Double-digit percentage gains in market share, over 100 advertising awards, CD compilations of the commercials, endless parodies (which is ironic, as the campaign itself was a satire), the Bud Light "Real Men Of Genius" campaign was gold.
And announcer Pete Stacker shouted his way through that campaign, right?
If you do...you'd be wrong.
But a lot of folks who like to imitate Pete Stacker's brilliantly deadpan, self-important baritone on those messages get it completely wrong.
One of the reasons it works is because it is larger than life while still being on the down low and part of a conversation that gives you enough credit to be in on the joke.
"But what about all those car dealer commercials that shout at you out of the radio," you ask. "Doesn't that prove that shouting is a viable and necessary approach to radio advertising?"
It does nothing of the kind. It proves only that those messages exist. It tells you nothing about their efficacy.
"But," you ask, "Why would they keep doing it if it didn't work?"
WELL, A COUPLE OF REASONS WHY SHOUTING MIGHT WORK
If you shout and you spend more money than anyone else, you're bound to get some traffic.
You're essentially annoying people into remembering you.
But I once worked with a Los Angeles car dealer on their radio, using the exact opposite approach. Intimate, one-on-one conversation. Honest and real and friendly and engaging.
They had tiny radio budget.
And every month, their new-car inventory sold out.
There is no need to shout. There never has been. And to tell your prospect, someone who's considering using internet radio advertising, that there is no need to shout "anymore" immediately brings your credibility as an audio advertising authority into question.
AND IT MAKES PEOPLE LIKE ME CRAZY
At best, you're stating a truth that never was.
At worst, and I fear this is the case, you have no clue.
OK, so earth-shaking creative truth number one is predicated on a fallacy.
What about the other three truths?
Well, the second truth was about speaking to an individual and making it personal.
Truth indeed! Can't argue. It's not new. But it's essential.
Truth number three, have a clear call-to-action.
Again, truth! Can't argue.
BUT THE FOURTH TRUTH IS MUDDLED
It's about complementing the audio advertising with display.
The internet radio provider asserts that, "In an ideal scenario, audio and display go hand-in-hand. Let the audio message deliver the hardworking information, while the display captures the eyes."
Here's my big, fear, which is probably not the reality: "Have a really good display ad up when your audio message is playing! That's the ticket."
Because everybody who listens to the radio sits there staring at it the entire time, regardless of whether it's an old fashioned terrestrial radio signal pumped out of an antenna farm, or a flurry of zeroes and ones pumped out of your internet provider's server farm.
I suspect, I hope, this is wrong.
I hope that what they really mean is having a complementary media mix. Which is good.
Here's the problem: How on earth does an audio message "deliver the hardworking information"?
AUDIO MESSAGES WORK BEST NOT WITH FACTS AND DETAILS...
They work best by creating a feeling and focusing on a simple, easy to comprehend message.
So, what is the "hardworking information" that this audio advertisement is supposed to deliver?
If it's a focused, emotionally evocative message, right on!
If this is supposed to mean that you want to deliver all the hard facts in your audio message, well...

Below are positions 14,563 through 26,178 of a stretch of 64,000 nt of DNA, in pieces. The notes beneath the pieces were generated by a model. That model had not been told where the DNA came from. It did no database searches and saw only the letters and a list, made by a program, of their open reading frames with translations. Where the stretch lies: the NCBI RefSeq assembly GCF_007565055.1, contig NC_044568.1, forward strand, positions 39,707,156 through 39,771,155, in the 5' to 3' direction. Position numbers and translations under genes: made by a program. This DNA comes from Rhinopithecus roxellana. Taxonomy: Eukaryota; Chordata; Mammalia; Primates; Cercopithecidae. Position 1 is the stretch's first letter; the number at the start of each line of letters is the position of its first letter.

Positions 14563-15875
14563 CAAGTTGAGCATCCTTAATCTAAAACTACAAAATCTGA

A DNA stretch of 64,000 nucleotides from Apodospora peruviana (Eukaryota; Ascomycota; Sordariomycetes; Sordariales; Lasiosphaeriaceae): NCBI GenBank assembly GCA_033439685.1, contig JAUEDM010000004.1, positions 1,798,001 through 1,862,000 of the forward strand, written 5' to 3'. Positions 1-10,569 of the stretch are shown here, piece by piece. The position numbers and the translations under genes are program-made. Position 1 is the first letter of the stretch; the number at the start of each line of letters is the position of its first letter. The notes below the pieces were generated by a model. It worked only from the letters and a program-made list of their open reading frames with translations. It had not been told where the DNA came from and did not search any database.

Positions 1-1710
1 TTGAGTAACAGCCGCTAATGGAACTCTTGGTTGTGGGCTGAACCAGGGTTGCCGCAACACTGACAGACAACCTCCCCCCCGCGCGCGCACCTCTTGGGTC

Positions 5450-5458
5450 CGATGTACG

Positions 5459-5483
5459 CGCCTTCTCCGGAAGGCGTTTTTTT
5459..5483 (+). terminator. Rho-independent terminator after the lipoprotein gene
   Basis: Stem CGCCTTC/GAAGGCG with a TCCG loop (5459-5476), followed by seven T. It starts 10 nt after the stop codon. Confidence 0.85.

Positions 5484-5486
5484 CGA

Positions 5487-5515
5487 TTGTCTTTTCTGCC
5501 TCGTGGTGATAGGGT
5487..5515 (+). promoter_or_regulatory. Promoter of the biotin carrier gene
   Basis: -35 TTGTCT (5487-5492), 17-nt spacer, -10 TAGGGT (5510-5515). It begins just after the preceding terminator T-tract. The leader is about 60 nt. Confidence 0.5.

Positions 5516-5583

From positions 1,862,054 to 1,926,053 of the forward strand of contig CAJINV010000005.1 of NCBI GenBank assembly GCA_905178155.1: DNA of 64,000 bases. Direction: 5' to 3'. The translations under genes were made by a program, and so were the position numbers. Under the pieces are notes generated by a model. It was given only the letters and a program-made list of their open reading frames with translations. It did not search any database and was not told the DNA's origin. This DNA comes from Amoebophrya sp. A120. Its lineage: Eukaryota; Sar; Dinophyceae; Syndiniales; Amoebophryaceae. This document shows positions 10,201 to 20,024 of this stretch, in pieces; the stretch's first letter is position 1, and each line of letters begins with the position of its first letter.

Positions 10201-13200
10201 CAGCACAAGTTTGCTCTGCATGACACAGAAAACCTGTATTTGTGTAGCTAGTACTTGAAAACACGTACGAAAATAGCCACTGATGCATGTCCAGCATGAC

You need to study radio advertising 101.
So, why are we harping on all this?
BECAUSE I AM ANNOYED
Yes. It's all about me.
That's because I have spent a huge portion of my professional life dealing with the psychology and the techniques behind sales messages.
And lately, I've been venturing into the digital realm to augment my toolbox.
The ongoing problem is that I'm besieged by excited, enthusiastic young professionals who have all kinds of new information to convey-and they are completely reinventing the wheel without ever having understood the genius of the wheel in the first place.
The technology has evolved.
Human beings have not.
YES, PEOPLE MIGHT BE PAYING LESS ATTENTION THAN BEFORE
That just means we need to be even more skilled at the essentials.
And that skill requires understanding what makes people listen (or read, or watch), and then feel compelled to act.
It means looking at and understanding the historical truths about advertising.
Oooh, "advertising" is a dirty word now.
So is "radio."
Get over it, kids. "Radio" is from the Latin "radius," for "beam" or "ray."
AND JUST BECAUSE YOU'RE BEAMING DIGITS FROM A SERVER DOESN'T CHANGE PEOPLE
It doesn't change their psychological triggers.
It doesn't change their need for story.
It doesn't change the decades-old, proven, historical truths about advertising.
And it doesn't change the elemental foundation of branding a business before ever going out to advertise it.
The self-styled digital-marketing geniuses of 21st-century internet advertising need to understand history and psychology and story and brand and stop trying to reinvent and rename everything.
They need to get off their high horses.
Because, at best, they're really just riding around on dogs and ponies.
We have truths, we have vocabulary, and we have people.
Come back to the fundamentals, meet the truth, and serve your client better.
Your Lean, Mean Creative Director in
WHY ARE WE CHEERING A BRITISH INVASION?
Yes, it is July 4, 2017. In the United States, we are celebrating our declaration of independence from the United Kingdom.
Last week, our neighbors in Canada celebrated their sesquicentennial (that's the 150-year anniversary for all you civilians) of their independence from the UK.
No doubt, many Americans today are wishing they could move to Canada for more than just celebration.
But we here at the Mountaintop Marketing Fortress are not going there.
We will not make this a political screed. We never have. We never will. Because politics is just too divisive.
We are inclusionists.
We like to invite everyone to celebrate.
Which explains today's celebration.
WE ARE CELEBRATING A BRIT WHO CHANGED THE SHAPE OF AMERICAN ADVERTISING